‘Hijacking’ of religious symbols by extremists intensifies rifts and tensions

Posted by ap507 at Aug 26, 2016 11:10 AM |
Dr Saeeda Shah discusses how Islamic symbols are distorted through extremism

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Religious resurgence or religious revival is a post-modern phenomenon emphasised by many recent research studies. It is also evidenced in the enhanced engagement with religious identities and the use of religious symbols across different faith groups, as well as in the increasing power and influence of religious discourses and symbols.

Historically, religious discourses and symbols have exercised influence on societal structures, practices and cultural patterns of behaviour. If on the one hand, religion has been used as a technology of power by those in positions of power to control and influence individuals and communities, on the other hand the suppressed communities have also availed it as a tool for resistance, thus deploying these for their advantage.

With the development of technology, the power of religious and cultural symbols and discourses has become more widespread, and political exploitation of religions and associated symbols by different groups and individuals is becoming increasingly evident. Even those religious symbols which for ordinary people may serve as identity-markers and basis of self-esteem are being hijacked by vested interests, sullying their original use and associating negative signals and messages with them.

The same is happening with Islam and its religious symbols. For example, the beard has been considered a symbol of maturity, piety and religious scholarship in Islam but violation of these elements by some bearded Muslims have provoked comments from among some ordinary Muslims such as ‘the longer the beard, the bigger the crook’. It is not that Muslims with no beards are better Muslims, but the expectation from those observing religious symbols is to observe the religious values. When they violate those values and teachings, even if they may be very few, then the symbol is sullied and people from within as well as outside the community develop negative views.

More recently, the beard has become associated with extremist Muslims, and not only the terrorists’ images are often bearded but even the society looks at bearded people as extremists, and many bearded Muslims have complained of receiving strange looks and expressions. The same is happening with Muslim women wearing dresses covering the head and body. The recent ban on wearing burkinis (female swimwear used by some Muslim women that covers the body and the head) on some beaches in France also highlights how a culturally and religiously appropriate way of dressing for some has become associated with negative signals.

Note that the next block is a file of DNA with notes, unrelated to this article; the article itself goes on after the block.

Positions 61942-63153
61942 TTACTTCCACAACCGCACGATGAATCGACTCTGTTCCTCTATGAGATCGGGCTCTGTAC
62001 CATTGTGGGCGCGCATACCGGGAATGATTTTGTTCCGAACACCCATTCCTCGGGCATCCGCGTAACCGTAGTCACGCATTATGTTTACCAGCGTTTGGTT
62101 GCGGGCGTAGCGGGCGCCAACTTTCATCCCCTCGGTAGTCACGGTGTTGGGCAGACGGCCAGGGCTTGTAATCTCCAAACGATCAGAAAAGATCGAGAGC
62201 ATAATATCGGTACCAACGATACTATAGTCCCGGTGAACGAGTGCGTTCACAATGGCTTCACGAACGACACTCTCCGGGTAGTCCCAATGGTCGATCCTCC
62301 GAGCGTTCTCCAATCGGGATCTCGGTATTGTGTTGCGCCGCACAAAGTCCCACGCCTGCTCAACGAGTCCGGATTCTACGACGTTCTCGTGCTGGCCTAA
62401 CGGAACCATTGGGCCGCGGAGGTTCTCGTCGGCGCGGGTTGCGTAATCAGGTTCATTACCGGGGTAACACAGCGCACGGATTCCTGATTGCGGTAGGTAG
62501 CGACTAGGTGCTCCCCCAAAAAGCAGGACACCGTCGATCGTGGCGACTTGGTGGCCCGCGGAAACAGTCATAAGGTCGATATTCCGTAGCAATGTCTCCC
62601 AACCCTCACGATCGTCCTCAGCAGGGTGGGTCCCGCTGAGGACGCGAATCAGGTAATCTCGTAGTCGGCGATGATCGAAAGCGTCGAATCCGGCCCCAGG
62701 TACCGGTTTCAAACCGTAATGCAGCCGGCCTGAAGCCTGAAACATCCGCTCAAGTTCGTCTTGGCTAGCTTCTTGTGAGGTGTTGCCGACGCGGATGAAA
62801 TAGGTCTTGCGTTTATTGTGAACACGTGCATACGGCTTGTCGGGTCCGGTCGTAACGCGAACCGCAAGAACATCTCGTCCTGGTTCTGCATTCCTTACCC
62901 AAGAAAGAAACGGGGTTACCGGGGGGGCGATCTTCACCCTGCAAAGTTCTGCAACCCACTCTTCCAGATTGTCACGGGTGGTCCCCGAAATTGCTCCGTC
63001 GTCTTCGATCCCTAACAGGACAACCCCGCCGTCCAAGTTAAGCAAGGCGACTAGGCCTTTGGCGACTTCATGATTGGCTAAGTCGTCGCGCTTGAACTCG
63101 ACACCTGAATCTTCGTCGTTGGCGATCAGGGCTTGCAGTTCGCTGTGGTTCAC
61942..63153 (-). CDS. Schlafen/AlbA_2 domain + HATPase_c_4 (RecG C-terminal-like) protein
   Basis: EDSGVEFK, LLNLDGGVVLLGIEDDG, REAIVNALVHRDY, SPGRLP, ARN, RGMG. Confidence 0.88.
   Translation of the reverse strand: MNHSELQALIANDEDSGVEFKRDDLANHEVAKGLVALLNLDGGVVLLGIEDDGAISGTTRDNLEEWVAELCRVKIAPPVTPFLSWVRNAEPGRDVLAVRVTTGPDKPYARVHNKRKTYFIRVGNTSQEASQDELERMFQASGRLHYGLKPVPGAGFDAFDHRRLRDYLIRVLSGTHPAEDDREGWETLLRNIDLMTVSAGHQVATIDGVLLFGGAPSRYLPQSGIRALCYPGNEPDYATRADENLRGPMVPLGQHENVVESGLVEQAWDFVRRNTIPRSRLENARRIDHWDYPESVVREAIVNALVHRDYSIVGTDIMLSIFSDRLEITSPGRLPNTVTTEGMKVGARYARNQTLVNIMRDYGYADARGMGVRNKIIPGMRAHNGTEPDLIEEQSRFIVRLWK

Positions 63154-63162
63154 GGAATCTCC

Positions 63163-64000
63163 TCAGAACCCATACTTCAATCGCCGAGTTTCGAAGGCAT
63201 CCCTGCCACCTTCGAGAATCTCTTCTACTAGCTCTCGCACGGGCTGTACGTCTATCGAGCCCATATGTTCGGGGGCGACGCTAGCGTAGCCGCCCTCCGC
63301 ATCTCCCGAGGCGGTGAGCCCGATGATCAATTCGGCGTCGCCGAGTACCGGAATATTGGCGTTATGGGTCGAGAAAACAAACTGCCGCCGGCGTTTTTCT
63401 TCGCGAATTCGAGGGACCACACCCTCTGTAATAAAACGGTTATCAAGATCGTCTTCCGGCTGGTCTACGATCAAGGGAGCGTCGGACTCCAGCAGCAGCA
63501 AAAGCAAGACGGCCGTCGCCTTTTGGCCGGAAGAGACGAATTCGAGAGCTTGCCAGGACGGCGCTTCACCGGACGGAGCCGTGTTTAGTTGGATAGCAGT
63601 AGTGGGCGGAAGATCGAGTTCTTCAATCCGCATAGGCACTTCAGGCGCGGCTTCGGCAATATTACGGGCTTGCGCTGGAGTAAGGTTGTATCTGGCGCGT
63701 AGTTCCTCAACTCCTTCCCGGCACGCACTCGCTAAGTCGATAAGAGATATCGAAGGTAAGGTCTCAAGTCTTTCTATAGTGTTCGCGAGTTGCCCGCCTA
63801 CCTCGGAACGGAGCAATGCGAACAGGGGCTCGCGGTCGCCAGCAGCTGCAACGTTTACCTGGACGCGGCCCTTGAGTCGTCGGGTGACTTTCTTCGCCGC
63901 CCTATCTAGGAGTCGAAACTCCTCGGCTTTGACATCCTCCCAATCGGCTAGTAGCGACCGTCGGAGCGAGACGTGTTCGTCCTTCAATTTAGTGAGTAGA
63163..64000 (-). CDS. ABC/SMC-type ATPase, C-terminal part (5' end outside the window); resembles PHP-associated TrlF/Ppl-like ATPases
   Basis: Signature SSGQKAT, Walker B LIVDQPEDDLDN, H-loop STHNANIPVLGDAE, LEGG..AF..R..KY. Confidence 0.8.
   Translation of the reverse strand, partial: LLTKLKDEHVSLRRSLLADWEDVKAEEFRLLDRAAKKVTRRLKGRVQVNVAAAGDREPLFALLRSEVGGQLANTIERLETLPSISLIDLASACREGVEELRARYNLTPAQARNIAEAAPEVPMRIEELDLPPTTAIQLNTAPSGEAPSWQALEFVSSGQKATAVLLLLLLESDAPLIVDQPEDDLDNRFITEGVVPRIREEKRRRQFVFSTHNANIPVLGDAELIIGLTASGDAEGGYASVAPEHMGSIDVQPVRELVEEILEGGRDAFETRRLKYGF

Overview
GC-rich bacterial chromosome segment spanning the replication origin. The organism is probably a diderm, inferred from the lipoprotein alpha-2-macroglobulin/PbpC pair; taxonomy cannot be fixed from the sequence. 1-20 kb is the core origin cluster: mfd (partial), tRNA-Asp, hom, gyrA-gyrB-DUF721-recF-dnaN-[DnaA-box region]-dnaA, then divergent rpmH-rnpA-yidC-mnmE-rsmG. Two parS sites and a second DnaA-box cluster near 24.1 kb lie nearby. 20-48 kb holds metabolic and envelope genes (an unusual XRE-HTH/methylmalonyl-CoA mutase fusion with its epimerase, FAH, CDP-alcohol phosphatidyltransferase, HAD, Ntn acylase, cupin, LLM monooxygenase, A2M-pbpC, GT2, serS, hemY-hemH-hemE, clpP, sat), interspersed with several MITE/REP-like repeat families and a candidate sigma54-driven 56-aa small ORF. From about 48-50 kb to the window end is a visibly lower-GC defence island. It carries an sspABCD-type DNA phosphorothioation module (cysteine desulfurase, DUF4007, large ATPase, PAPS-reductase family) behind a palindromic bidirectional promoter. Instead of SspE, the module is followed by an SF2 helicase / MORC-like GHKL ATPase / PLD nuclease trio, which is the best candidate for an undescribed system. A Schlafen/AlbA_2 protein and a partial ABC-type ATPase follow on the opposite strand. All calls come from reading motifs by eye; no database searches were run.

Another example of distortion of religious symbols is association of Allah Akbar with violence. Allah Akbar is Arabic phrase that means ‘God is Great’ and for Muslims it is an acknowledgement of God’s greatness used in prayers as well as when seeing or experiencing anything that reminds of God’s greatness, which can be even a beautiful flower. However, extremists’ use of it in association with acts of violence has given it negative associations and very recently 'Allahu Akbar' was even shouted by the fake 'suicide bomber' during Trafford Centre training exercise organised by the Greater Manchester Police.

Although they later admitted that ‘the use of the phrase was unacceptable’ and apologised to anyone who was offended; however, this serves as an example of how religious symbols may become distorted contrary to their original use. A Saudi Princess Amerah Al Taweel also pointed to this hijacking of Allah Akbar during a recent speech saying that ‘it has sadly been contaminated by terrorists and extremists who shout it when committing their horrendous, violent crimes … Terrorists shout Allahu Akbar before destruction, but we say it before celebrating our occasions, during every prayer, whenever we see beauty, and when we are weak, scared and happy’.

When cultural and religious symbols are ‘hijacked’ by extremists, they often become associated with the messages and signals for which they are being deployed, which sullies their original use to the extent that it is almost obliterated. Once they are used for extreme extremist views, these symbols are effectively ‘ruined’. The popular negative associations become powerful through media and all rational efforts to explain these are unfortunately, often destined to fail, intensifying the rifts and tensions.

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